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Updated: Northam proposes $250 million in federal aid to upgrade - but not replace - school buildings
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Updated: Northam proposes $250 million in federal aid to upgrade - but not replace - school buildings

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Northam tours Hopewell school, talks education and budgets

HOPEWELL — With students preparing to return to public schools, Gov. Ralph Northam is proposing to use $250 million in federal emergency aid to help school divisions upgrade the ventilation systems in school buildings.

In an appearance at Hopewell High School on Monday, Northam said the state will use a portion of the $4.3 billion that it received under the American Rescue Plan Act for its share of the cost of school upgrades, but local governments will have to match it with money they receive under the federal COVID-19 relief package or other funding.

“Air quality is a key part of maintaining safe and healthy learning environments for our students across the Commonwealth,” the governor said in a statement. “This investment will help families, educators, and students feel more confident about the quality of the air they breathe as we return to in-person learning five days a week this fall.”

The federal aid can’t be used to replace old and decrepit school buildings, even though some localities say that would be a more effective way to address health and safety issues.

“The money is being set aside to deal with [heating, ventilation and air conditioning] upgrades,” said House Appropriations Chair Luke Torian, D-Prince William, in an interview on Monday. “It’s not money being set aside to put up new buildings.”

“We want to make sure we have facilities ready for in-person learning this fall,” Torian said. “It’s what the money was designed to do, to help with critical maintenance issues.”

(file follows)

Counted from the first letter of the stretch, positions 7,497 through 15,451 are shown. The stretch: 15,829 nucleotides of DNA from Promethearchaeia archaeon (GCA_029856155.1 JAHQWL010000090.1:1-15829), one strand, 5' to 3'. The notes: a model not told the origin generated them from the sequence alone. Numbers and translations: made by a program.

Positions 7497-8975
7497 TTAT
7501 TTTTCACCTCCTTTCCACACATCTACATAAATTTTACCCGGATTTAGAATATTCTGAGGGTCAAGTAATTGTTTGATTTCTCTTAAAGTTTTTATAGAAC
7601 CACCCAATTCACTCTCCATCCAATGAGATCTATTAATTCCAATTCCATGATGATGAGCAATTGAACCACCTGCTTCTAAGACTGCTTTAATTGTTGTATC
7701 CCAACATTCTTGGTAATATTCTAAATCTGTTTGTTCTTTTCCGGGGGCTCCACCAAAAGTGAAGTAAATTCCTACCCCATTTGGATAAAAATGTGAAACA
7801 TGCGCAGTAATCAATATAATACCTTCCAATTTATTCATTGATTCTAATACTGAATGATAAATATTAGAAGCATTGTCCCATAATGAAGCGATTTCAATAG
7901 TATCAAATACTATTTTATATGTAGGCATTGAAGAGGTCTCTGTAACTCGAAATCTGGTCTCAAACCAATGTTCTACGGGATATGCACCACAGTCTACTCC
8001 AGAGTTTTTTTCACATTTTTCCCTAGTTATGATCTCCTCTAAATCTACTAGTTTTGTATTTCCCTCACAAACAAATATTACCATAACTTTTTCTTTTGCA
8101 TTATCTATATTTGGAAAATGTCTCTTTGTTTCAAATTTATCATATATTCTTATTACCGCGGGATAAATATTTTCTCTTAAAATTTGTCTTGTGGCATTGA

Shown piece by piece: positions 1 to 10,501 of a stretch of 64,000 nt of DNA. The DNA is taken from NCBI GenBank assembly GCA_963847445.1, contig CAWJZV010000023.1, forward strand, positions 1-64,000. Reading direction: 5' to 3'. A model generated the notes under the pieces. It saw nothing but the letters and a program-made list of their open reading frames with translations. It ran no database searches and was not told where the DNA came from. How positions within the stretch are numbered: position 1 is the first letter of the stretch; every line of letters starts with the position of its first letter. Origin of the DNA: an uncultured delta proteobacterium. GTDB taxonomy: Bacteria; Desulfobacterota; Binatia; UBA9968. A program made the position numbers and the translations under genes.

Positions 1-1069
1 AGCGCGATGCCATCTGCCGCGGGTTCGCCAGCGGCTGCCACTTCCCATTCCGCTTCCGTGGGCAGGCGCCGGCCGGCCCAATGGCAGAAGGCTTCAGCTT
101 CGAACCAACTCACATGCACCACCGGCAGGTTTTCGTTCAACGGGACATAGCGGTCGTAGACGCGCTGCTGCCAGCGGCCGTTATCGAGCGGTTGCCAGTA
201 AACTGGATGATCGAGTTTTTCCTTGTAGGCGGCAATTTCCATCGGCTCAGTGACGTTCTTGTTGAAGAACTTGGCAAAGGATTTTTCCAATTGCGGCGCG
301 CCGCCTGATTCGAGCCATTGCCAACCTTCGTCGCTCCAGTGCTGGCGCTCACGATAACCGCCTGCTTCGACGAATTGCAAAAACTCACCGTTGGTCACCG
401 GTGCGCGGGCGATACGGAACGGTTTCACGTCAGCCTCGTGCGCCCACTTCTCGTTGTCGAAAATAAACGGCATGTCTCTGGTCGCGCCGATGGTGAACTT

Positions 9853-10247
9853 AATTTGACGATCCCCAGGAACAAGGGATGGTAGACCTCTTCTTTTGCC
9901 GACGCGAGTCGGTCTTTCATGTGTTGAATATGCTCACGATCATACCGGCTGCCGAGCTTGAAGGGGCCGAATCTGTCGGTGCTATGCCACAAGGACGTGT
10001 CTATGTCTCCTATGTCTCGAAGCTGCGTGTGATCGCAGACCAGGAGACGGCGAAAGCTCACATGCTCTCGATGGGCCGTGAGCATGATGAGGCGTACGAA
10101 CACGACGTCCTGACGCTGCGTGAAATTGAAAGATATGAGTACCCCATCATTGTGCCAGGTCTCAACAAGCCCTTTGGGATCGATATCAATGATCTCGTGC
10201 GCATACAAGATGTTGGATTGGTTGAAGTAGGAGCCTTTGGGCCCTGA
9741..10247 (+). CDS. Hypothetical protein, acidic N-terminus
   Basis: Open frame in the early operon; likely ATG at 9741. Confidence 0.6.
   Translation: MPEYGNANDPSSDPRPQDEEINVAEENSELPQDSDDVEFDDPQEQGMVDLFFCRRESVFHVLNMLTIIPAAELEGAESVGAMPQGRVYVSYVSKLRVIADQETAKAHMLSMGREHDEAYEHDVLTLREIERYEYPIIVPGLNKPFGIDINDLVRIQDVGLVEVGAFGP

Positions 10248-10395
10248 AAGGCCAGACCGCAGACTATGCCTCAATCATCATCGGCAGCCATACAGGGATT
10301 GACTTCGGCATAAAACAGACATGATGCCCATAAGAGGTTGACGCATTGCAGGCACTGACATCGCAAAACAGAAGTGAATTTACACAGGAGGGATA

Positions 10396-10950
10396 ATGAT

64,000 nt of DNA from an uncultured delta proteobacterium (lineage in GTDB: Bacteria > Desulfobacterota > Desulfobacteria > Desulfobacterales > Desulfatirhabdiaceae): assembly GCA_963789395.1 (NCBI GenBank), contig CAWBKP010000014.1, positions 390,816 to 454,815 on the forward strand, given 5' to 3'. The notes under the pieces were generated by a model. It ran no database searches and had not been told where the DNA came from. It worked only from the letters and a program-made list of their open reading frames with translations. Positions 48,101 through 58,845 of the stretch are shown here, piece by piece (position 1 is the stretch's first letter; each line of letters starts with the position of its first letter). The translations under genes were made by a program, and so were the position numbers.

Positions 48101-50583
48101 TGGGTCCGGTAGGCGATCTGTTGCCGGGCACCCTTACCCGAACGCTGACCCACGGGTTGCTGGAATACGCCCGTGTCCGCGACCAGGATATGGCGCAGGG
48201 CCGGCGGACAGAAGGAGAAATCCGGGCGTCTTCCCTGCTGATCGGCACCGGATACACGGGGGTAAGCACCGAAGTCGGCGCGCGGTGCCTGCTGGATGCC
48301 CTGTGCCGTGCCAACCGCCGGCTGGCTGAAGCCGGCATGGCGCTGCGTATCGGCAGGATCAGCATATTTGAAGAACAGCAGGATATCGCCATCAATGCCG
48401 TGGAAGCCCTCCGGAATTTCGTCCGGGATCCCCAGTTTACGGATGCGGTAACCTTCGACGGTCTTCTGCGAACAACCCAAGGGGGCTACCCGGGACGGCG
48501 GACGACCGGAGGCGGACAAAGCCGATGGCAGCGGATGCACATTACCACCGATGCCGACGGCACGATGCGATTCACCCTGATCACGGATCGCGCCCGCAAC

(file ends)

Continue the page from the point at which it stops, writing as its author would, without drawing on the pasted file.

The General Assembly will meet in special session beginning next Monday to determine how to spend the state’s share of federal aid under the American Rescue Plan Act, which President Joe Biden signed on March 11. The package includes $360 billion for state and local governments to help them recover from the COVID-19 pandemic.

“When the special session convenes next week, the commonwealth has the opportunity to invest in its future, beginning with its students,” said Sen. Janet Howell, D-Fairfax, chair of the Senate Finance and Appropriations Committee.

In addition to the state’s $4.3 billion share, local governments in Virginia received nearly $3 billion in aid under the law. The state also received $221.7 million for eligible capital projects, limited primarily to water, sewer and broadband telecommunications.

School construction has become a politically sensitive issue as local school divisions have asked for state help to replace old school buildings. State officials say that is primarily a local government responsibility, although Northam had hoped to be able to use a portion of the federal aid to help localities address the need.

“There are schools throughout Virginia that not only need to be modernized, but we need to build new schools,” Northam said in an interview. He later added that the state has earmarked money from the state’s casino revenue, along with expected revenue from marijuana legalization, to fund school initiatives, including construction.

“We’ll be coming up with a plan this fall of how we build new schools in Virginia. ... This is a nonpartisan issue. We all agree that we need new schools,” he said.